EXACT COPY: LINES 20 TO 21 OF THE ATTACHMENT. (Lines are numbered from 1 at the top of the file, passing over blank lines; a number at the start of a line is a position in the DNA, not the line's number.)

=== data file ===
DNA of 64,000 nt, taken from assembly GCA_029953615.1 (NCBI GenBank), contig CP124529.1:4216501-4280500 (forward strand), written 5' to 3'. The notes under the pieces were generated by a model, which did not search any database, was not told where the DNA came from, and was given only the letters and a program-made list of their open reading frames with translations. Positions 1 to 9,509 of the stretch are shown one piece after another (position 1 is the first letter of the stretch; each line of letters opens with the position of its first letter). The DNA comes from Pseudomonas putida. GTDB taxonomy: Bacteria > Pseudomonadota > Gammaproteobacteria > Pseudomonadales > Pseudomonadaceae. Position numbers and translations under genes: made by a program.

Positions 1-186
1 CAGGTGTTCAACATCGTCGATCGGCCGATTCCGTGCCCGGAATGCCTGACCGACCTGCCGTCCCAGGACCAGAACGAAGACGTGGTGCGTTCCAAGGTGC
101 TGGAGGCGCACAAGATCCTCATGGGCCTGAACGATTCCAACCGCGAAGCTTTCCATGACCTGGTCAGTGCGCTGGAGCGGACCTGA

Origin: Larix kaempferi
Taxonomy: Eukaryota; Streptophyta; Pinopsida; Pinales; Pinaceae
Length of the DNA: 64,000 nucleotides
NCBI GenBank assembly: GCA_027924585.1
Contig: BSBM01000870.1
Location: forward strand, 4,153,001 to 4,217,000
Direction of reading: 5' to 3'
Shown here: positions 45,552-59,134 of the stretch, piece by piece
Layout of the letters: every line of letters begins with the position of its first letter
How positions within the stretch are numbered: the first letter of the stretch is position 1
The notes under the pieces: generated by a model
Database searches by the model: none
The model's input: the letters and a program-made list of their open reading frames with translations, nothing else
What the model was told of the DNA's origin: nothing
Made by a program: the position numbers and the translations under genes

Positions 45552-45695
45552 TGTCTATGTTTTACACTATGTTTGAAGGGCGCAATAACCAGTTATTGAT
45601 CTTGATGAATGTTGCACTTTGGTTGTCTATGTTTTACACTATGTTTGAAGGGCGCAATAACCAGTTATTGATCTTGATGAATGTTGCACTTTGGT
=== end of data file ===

Positions 45552-45695
45552 TGTCTATGTTTTACACTATGTTTGAAGGGCGCAATAACCAGTTATTGAT